There Ain’t No Flies On Us
Have the past 21 generations of one family of flies dedicated themselves to mercilessly harassing me?
This week, I would like to write about a topic that is weighing heavily on everybody’s minds; a topic that is so prevalent in today’s society that it just begs to be addressed. Unfortunately, I can’t concentrate long enough to come up with one, because this blasted housefly keeps bothering me.
He’s been pestering me for three weeks. It’s only one fly, but whenever I sit down to work, there he is – landing on me, whooshing by my ear, going from one side of the room to the other directly through my line of vision… Right now, he’s walking around on my computer screen. What does he want? Is he reading this? Does he know I’m talking about him? I’m going to try something; bear with me for a second:
Okay, that didn’t work. Three weeks! I don’t know what to do anymore.
The first couple of times this fly bothered me, I just ignored it. I thought I’d read somewhere that flies only have a 24-hour lifespan. But then how do I still have a fly bothering me after three weeks? Does this mean that for the past 21 fly lifetimes, generation after generation of flies have been teaching their children to specifically come bother me?
“But why, Daddy?”
“Because that’s what we’ve always done. My father did it his whole life, and his father before him. When my great great grandfather came to this house, he had only the wings on his back, and he went out there and bothered this guy from morning to night. And he had to fly three feet in the heat, both ways. Now be quiet and finish your garbage.”
But then I looked it up, and I found that the type of fly that lives for one day is actually the mayfly, which is related to the dragonfly, so I’m glad I don’t have one of those in my house, or there’d be a Mordechai Schmutter shaped hole in the front door. Houseflies, as it turns out, can live for up to a month, even if you spray them with Raid.
Now I want to take a moment to assure you, my readers, that I do not just wantonly kill God’s creatures. Like most people, I have no problem with God’s creatures, unless they keep sitting on my hand. There are only so many times I’m willing to slap myself. Maybe I should just –
Hang on; the fly is back. He just landed on the keyboard. He’s just standing there, brazenly rubbing his hind legs together. How does he do that?
Ok, here goes. Nobody make any sudden moves. I’m just going to remove my shoe, v-e-r-y s-l-o-w-l-y, raise the shoe over my head v-e-r-y g-e-n-t-l-y, and fglihedfuilVE98RTREGEGRDTHREFUGH6843634
Did I get it? I feel like I didn’t get it.
I don’t believe this. I read somewhere that a fly’s average speed is 4.5 miles per hour. Why are they so hard to -- What was that? Is it in my EAR?
No, there it is. It’s back. Why does it keep coming back? You’d think that if someone tried to kill you with a shoe, you’d maybe keep your distance for a little while.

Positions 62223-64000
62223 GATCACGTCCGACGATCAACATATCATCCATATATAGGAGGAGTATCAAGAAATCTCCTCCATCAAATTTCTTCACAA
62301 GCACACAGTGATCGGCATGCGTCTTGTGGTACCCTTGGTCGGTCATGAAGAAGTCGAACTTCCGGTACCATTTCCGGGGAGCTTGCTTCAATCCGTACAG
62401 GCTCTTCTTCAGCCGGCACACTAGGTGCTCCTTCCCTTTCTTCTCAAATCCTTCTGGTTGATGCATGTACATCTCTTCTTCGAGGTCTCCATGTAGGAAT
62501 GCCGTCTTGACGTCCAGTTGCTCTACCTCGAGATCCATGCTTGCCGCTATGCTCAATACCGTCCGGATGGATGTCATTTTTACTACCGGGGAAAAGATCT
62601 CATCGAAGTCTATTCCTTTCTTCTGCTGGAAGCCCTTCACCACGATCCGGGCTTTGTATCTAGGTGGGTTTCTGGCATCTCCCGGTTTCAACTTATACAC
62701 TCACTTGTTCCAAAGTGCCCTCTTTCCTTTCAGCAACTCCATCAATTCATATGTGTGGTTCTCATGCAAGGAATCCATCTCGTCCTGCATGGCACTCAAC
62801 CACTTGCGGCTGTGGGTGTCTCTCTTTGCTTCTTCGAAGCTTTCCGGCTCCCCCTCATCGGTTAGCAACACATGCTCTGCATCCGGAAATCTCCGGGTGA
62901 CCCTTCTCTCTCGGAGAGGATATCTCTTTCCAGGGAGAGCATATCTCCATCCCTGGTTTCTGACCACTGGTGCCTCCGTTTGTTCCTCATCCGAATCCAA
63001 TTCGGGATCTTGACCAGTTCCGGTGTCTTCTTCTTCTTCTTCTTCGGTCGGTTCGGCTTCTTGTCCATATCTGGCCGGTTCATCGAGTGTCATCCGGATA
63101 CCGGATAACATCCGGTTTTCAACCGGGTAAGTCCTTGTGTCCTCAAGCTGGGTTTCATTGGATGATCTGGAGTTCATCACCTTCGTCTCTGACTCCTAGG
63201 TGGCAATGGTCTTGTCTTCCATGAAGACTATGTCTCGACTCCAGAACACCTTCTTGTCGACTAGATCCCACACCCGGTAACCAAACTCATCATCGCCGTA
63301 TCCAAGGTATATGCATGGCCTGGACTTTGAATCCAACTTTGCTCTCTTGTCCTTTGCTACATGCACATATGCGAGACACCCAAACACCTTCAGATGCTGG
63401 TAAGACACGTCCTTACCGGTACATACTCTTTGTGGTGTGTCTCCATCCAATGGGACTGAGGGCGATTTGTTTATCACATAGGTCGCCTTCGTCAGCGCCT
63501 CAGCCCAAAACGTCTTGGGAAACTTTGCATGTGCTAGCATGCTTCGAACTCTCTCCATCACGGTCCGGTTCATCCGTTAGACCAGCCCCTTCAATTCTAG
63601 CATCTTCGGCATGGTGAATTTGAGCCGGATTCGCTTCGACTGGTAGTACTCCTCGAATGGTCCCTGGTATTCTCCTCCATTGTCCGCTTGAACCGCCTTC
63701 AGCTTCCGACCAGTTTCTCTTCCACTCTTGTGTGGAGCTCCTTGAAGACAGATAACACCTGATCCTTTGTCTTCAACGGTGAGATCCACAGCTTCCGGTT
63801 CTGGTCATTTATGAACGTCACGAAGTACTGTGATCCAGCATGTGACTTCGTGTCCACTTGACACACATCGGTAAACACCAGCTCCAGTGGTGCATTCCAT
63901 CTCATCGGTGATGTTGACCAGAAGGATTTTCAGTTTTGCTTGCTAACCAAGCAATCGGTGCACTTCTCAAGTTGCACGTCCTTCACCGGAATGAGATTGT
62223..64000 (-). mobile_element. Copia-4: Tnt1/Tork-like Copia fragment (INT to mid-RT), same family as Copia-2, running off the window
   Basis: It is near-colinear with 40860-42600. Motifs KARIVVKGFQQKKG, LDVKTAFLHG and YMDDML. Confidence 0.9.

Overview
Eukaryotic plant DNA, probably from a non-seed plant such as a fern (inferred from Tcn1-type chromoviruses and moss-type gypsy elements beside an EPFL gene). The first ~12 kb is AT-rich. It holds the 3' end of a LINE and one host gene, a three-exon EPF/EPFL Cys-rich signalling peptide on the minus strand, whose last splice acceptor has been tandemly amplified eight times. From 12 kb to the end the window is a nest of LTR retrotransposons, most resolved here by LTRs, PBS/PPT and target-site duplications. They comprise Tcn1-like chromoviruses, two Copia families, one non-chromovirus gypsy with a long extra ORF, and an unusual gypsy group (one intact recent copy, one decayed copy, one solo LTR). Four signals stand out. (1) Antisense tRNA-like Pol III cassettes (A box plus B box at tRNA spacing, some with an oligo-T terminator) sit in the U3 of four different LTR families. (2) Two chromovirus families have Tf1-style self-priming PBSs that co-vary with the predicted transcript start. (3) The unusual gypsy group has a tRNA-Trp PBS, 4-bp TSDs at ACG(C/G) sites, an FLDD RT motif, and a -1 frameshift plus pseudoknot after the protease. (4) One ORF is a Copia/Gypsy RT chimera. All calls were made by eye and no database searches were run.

Oh, wait, he left. No, he’s back now.
Why does he do this? He reminds me of my 11-month-old son, Gedalyah, who just recently learned to crawl, and he is almost always under my desk. He has a whole closet full of toys on the opposite end of this room, and every single one of them is on the floor, yet he insists on sitting directly under my chair, even though he’s slightly taller than the bottom of the seat. He crawls over, and I feel something on my legs, and then there’s a slight BUMP! that makes my skin cringe, even though Gedalyah himself doesn’t seem to feel it, and then he goes under my desk (where there’s slightly more headroom), sits on my foot, and pulls out wires. I have to fight him every time I want to move the mouse. When he’s not under my desk, he’s standing next to me, wiping his nose on the side of my pants and trying to type. And whenever I pick him up and put him on the other side of the room, he just follows me back to my desk, and the cycle starts again: Pitter patter pitter patter BUMP! Pitter patter SIT! YANK YANK TANGLE TANGLE pitter patter WIPE! TYPE TYPE – “Gedalyah, cut it out! Want to go play with your toys?” Pitter patter…
Usually, what I do with my son is I give him cookies. I keep a package of cookies on the other side of my desk, far from the mouse and just out of his reach. So when he comes over, he heads straight for the cookies, and then he stands there going “Uh! Uh!” until I give him one. Then he eats it and comes right back. He eats cookies all day long, but at least it keeps him out of under my desk.
Should I do the same thing with the fly? Should I keep some rotting fruit on the other side of the room so the fly goes there instead? If I do that, it’s just going to bring in more flies. The strategy only works for babies. It’s not like if I put cookies on my desk, I’m going to get more babies.
So I really can’t compare flies to babies. And anyway, the fly is far more interested in what I have going on inside my keyboard. It sits on the keys, trying to figure out a way to get in. There’s a lot of good stuff in there, because my son eats cookies and then touches the keyboard to get my attention until I give him more.
So what do I do about it? I could wait another week for it to die of old age. Or else I can bring in something that kills flies, such as spiders. And then I’d have to bring in frogs to get rid of the spiders. And what kills frogs? Exterminators. And then I’d have a houseful of exterminators, and how do I get rid of them?